Thursday, 26 January 2017

What kind of track would it have been anyway?

One of the strange features of the Drywound Appeal against the Lockyer Valley Regional Council's decision to refuse the application for a motocross facility at Adare was the number of proposed track designs that were brought up during the Appeal process - 10 in all, between mid-April and mid-December 2016.  Over one period of 170 days there was a new track layout every 19 days on average.

Colby Steer, the sole Director of Drywound, put quite a bit of emphasis on his expertise in motocross track design and construction at one point in the Appeal.

But why so many track designs?  That's a bit hard to understand.  Clearly there was a problem with getting the noise levels at nearby houses and the Lockyer National Park down to something vaguely acceptable.  But there was no consistent incremental improvement in the noise characteristics of the designs put forward, despite Colby Steer's self-proclaimed expertise as a track designer.

Was it "gaming" the Appeal process to confuse the other parties' experts, or to draw it out and make it more expensive for the Council and the Co-respondents? We will never know.  If it was this, it backfired because it was Colby Steer who ran out of money in the end (see here).

Did all this revision of track designs produce a better track for riders?  You be the judge.

This was the last track design - put to the Court in early December 2016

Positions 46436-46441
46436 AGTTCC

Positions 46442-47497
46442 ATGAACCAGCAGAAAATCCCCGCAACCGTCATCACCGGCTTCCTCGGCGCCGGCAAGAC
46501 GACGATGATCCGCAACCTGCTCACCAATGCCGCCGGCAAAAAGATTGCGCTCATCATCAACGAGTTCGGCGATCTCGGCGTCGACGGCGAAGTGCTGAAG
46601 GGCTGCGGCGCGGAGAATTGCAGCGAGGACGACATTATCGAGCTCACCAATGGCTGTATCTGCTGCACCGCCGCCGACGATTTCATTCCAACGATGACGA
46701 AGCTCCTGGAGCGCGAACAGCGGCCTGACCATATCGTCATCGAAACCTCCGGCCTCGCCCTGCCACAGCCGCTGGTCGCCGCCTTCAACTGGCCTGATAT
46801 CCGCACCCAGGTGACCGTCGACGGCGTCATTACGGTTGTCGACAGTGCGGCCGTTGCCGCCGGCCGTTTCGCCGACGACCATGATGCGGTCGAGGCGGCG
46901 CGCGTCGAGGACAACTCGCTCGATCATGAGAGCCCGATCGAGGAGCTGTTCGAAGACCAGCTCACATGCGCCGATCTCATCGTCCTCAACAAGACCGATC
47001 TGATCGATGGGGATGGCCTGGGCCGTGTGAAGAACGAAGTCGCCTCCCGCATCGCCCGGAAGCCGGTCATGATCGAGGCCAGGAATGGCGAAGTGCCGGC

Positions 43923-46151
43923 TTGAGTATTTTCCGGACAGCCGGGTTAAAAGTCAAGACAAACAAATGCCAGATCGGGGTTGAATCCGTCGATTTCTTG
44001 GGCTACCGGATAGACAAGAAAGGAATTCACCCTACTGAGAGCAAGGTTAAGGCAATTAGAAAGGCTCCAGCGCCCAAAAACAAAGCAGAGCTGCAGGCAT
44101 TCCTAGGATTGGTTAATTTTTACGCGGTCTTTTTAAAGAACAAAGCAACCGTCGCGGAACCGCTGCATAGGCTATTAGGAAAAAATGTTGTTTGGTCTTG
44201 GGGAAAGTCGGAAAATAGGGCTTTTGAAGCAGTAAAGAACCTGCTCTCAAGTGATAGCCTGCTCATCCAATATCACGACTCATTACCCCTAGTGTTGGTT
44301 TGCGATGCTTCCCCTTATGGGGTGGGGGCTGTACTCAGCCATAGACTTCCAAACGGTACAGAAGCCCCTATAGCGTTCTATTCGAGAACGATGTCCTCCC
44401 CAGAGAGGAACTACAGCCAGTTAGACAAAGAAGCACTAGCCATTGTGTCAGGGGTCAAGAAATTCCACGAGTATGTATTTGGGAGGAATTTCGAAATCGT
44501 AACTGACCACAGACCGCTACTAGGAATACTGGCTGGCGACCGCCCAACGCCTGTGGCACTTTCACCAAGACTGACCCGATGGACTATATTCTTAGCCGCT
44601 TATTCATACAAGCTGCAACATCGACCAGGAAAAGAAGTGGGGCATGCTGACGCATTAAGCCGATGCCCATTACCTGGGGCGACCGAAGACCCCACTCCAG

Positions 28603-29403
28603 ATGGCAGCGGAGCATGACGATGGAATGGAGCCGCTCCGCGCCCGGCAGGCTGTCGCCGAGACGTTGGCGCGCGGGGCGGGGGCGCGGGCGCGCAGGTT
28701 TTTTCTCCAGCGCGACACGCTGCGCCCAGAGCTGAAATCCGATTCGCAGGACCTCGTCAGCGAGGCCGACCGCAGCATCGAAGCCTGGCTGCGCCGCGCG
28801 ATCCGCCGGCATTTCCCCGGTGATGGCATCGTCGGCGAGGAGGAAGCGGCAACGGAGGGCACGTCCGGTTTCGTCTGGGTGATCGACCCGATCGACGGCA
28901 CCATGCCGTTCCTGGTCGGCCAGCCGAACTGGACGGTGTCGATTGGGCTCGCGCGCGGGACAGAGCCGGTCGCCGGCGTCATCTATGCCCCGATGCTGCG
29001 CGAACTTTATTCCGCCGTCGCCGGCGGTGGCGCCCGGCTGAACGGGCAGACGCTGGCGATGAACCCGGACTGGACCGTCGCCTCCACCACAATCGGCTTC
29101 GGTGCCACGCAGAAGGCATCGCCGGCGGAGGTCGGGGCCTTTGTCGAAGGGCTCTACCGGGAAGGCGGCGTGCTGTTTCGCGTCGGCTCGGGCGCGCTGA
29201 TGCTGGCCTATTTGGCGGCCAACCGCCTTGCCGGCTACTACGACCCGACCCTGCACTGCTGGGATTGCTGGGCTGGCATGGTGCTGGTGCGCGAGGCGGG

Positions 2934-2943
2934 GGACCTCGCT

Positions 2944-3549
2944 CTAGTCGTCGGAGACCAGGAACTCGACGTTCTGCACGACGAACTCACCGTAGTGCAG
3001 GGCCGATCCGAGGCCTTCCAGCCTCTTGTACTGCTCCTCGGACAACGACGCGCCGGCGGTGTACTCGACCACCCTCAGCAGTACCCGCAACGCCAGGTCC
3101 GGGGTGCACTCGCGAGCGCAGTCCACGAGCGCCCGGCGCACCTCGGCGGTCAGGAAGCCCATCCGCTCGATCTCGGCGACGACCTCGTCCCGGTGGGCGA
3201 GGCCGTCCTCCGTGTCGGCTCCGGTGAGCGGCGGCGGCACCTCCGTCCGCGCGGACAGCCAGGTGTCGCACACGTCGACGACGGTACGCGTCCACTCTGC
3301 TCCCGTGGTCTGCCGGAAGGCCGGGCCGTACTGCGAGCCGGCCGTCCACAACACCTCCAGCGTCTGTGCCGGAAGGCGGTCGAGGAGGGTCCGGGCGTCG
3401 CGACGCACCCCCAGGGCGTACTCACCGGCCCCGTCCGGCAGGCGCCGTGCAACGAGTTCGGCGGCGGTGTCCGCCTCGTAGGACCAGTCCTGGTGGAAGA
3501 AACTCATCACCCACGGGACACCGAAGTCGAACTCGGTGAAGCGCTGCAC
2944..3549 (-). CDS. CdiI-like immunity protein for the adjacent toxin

There are two significant features of this design.  One is the three dark green features with the black lines in their middles.  The other is the seven sections of the track outlined in red.

The dark green features are three earth bunds, 5m high and 12m wide at the base, with a 3m high noise barrier on top.  That makes a total barrier height of 8m, with three of these barriers having a total length of 575m.

These massive barriers were introduced about a year into the Appeal process when it became clear that getting noise levels down to anything like acceptable was going to be very difficult.

Can you imagine what it would be like to be a spectator watching the bikes on this track - or a parent of a young rider, trying to keep an anxious eye on the kid as he/she goes around the track.  From most positions, around half of the track would be obscured by the middle 8m high barrier.

Or as a rider you come belting around that tight left-hand corner at the end of the bund in the south-western part of the track - but you can't get a view around the end of the bund to see if anyone has come off on the track up ahead.  Adds a new element to extreme sport.